21 When Maccabaeus was told what had happened, he summoned the people's commanders and accused the offenders of having sold their brothers for money by releasing their enemies to fight them.

22 Having executed them as traitors, he at once proceeded to capture both towers.

23 Successful in all that he undertook by force of arms, in these two fortresses he slaughtered more than twenty thousand men.

24 Timotheus, who had been beaten by the Jews once before, now assembled an enormous force of mercenaries, mustering cavalry from Asia in considerable numbers, and soon appeared in Judaea, expecting to conquer it by force of arms.

25 At his approach, Maccabaeus and his men made their supplications to God, sprinkling earth on their heads and putting sackcloth round their waists.

26 Prostrating themselves on the terrace before the altar, they begged him to support them and to show himself the enemy of their enemies, the adversary of their adversaries, as the Law clearly states.

27 After these prayers, they armed themselves and advanced a fair distance from the city, halting when they were close to the enemy.

28 As the first light of dawn began to spread, the two sides joined battle, the one having as their pledge of success and victory not only their own valour but their recourse to the Lord, the other making their own ardour their mainstay in the fight.

29 When the battle was at its height, the enemy saw five magnificent men appear from heaven on horses with golden bridles and put themselves at the head of the Jews;

30 surrounding Maccabaeus and screening him with their own armour, they kept him unscathed, while they rained arrows and thunderbolts on the enemy until, blinded and confused, they scattered in complete disorder.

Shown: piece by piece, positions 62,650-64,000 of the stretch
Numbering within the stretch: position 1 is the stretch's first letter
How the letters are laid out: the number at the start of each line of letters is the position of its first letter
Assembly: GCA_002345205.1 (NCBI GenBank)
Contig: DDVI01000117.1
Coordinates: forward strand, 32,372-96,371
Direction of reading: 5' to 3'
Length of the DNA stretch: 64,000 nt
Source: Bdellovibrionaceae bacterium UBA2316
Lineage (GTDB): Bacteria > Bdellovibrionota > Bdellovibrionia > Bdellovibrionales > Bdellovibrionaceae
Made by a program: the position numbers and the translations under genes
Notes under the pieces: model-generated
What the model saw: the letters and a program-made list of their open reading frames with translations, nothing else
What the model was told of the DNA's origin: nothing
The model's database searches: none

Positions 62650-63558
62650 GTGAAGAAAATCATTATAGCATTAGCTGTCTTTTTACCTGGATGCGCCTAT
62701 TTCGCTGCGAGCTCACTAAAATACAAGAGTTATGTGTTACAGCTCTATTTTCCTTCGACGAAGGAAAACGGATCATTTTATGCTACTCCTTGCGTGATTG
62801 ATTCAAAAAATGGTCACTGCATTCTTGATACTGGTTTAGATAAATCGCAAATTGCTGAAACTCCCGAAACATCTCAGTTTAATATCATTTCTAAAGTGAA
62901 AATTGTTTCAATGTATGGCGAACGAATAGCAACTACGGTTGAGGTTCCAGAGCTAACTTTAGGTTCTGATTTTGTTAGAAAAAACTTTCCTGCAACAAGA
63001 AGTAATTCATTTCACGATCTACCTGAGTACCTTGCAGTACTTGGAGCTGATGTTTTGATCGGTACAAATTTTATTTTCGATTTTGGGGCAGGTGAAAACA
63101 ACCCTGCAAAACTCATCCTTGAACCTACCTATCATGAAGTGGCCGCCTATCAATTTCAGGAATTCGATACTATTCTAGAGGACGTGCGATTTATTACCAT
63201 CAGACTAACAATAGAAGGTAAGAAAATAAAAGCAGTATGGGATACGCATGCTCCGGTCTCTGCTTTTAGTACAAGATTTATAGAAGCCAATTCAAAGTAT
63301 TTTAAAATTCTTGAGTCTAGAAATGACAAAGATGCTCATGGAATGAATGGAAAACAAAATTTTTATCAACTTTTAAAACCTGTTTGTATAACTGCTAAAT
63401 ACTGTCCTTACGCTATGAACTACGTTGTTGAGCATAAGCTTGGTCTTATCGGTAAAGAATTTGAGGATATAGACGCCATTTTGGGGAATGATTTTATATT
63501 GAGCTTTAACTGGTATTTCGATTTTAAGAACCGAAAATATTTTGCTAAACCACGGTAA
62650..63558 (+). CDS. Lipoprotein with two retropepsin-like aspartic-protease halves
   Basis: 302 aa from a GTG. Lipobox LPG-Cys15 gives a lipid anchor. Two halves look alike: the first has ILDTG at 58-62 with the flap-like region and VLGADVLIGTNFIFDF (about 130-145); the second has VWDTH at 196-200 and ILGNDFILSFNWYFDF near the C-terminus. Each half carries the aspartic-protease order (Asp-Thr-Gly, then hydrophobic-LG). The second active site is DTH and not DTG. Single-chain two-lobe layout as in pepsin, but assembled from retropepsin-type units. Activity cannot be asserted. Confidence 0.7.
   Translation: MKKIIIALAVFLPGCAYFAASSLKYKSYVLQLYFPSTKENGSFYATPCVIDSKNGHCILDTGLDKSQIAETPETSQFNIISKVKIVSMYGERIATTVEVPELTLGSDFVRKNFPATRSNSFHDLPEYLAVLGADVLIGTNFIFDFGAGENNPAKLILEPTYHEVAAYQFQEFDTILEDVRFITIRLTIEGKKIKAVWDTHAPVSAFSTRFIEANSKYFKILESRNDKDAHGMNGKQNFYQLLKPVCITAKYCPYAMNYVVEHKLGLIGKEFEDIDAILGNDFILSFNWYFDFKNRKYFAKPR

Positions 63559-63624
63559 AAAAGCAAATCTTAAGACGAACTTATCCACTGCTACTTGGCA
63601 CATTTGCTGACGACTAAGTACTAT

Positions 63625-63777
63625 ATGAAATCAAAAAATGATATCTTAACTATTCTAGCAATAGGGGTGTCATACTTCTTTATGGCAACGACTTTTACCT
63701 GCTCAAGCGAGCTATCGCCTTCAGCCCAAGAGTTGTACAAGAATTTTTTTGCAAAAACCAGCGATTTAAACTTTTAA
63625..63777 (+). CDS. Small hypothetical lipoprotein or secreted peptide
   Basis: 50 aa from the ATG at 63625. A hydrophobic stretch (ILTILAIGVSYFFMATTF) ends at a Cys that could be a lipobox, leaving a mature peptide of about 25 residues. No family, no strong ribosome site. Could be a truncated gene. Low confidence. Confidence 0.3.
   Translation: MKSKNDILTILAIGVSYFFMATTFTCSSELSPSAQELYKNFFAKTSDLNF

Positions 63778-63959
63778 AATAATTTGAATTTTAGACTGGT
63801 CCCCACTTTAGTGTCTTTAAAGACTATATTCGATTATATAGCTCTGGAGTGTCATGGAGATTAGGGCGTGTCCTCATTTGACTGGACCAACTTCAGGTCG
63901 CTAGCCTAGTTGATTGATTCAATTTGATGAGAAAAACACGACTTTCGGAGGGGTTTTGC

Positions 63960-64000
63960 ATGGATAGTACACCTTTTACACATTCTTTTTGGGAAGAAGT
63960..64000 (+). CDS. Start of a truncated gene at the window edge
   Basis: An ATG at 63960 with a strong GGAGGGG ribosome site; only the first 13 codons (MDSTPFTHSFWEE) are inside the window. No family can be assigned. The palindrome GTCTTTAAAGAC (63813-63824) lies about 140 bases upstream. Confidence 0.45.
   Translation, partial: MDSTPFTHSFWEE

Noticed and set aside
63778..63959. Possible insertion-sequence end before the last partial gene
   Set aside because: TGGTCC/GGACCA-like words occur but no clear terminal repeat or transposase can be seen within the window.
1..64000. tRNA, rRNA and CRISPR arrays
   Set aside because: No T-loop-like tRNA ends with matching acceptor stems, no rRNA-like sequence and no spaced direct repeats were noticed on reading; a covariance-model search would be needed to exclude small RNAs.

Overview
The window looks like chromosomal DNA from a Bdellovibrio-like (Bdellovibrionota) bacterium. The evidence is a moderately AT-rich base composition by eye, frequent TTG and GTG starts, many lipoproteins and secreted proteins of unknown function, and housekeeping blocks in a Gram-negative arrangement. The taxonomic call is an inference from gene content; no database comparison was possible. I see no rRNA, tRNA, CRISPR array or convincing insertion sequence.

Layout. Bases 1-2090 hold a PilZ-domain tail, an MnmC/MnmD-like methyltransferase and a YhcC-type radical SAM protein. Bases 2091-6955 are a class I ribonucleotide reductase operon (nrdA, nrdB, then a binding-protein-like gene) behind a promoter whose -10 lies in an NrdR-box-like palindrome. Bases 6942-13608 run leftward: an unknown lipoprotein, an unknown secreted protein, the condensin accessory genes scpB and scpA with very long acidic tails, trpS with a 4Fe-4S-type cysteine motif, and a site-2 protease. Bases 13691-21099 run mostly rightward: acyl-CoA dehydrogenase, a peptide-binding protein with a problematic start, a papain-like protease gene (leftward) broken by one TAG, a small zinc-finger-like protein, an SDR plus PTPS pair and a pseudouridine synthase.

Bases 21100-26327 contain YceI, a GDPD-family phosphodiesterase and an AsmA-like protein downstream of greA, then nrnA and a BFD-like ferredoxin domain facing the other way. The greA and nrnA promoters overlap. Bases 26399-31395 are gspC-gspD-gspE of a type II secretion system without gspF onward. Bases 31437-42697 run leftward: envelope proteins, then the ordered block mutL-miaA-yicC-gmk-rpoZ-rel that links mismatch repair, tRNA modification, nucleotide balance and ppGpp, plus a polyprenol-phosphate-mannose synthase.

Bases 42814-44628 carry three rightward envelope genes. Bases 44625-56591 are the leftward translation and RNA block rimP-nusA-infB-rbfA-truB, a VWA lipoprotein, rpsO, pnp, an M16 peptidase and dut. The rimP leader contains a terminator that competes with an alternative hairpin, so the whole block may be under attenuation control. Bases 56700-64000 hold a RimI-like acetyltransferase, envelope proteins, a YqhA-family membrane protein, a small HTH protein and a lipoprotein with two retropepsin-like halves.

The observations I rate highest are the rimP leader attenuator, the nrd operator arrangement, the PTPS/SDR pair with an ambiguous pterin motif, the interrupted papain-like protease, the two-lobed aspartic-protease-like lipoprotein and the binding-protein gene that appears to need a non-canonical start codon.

31 Twenty thousand five hundred infantry and six hundred cavalry were slaughtered.

32 Timotheus himself fled to a strongly guarded citadel called Gezer, where Chaereas was in command.

33 For four days Maccabaeus and his men eagerly besieged the fortress,

34 while the defenders, confident in the security of the place, hurled fearful blasphemies and godless insults at them.

35 At daybreak on the fifth day, twenty young men of Maccabaeus' forces, fired with indignation at the blasphemies, manfully assaulted the wall, with wild courage cutting down everyone they encountered.

36 Others, in a similar scaling operation, took the defenders in the rear, and set fire to the towers, lighting pyres on which they burned the blasphemers alive. The first, meanwhile, breaking open the gates, let the rest of the army in and, at their head, captured the town.

37 Timotheus had hidden in a storage-well, but they killed him, with his brother Chaereas, and Apollophanes.

38 When all this was over, with hymns and thanksgiving they blessed the Lord, who had shown such great kindness to Israel and given them the victory.

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The New Jerusalem Bible (NJB) is a Catholic translation of the Bible published in 1985. The New Jerusalem Bible (NJB) has become the most widely used Roman Catholic Bible outside of the United States. It has the imprimatur of Cardinal George Basil Hume.

Like its predecessor, the Jerusalem Bible, the New Jerusalem Bible (NJB) version is translated "directly from the Hebrew, Greek or Aramaic." The 1973 French translation, the Bible de Jerusalem, is followed only "where the text admits to more than one interpretation." Introductions and notes, with some modifications, are taken from the Bible de Jerusalem.

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Reading 1, Ephesians 4:1-6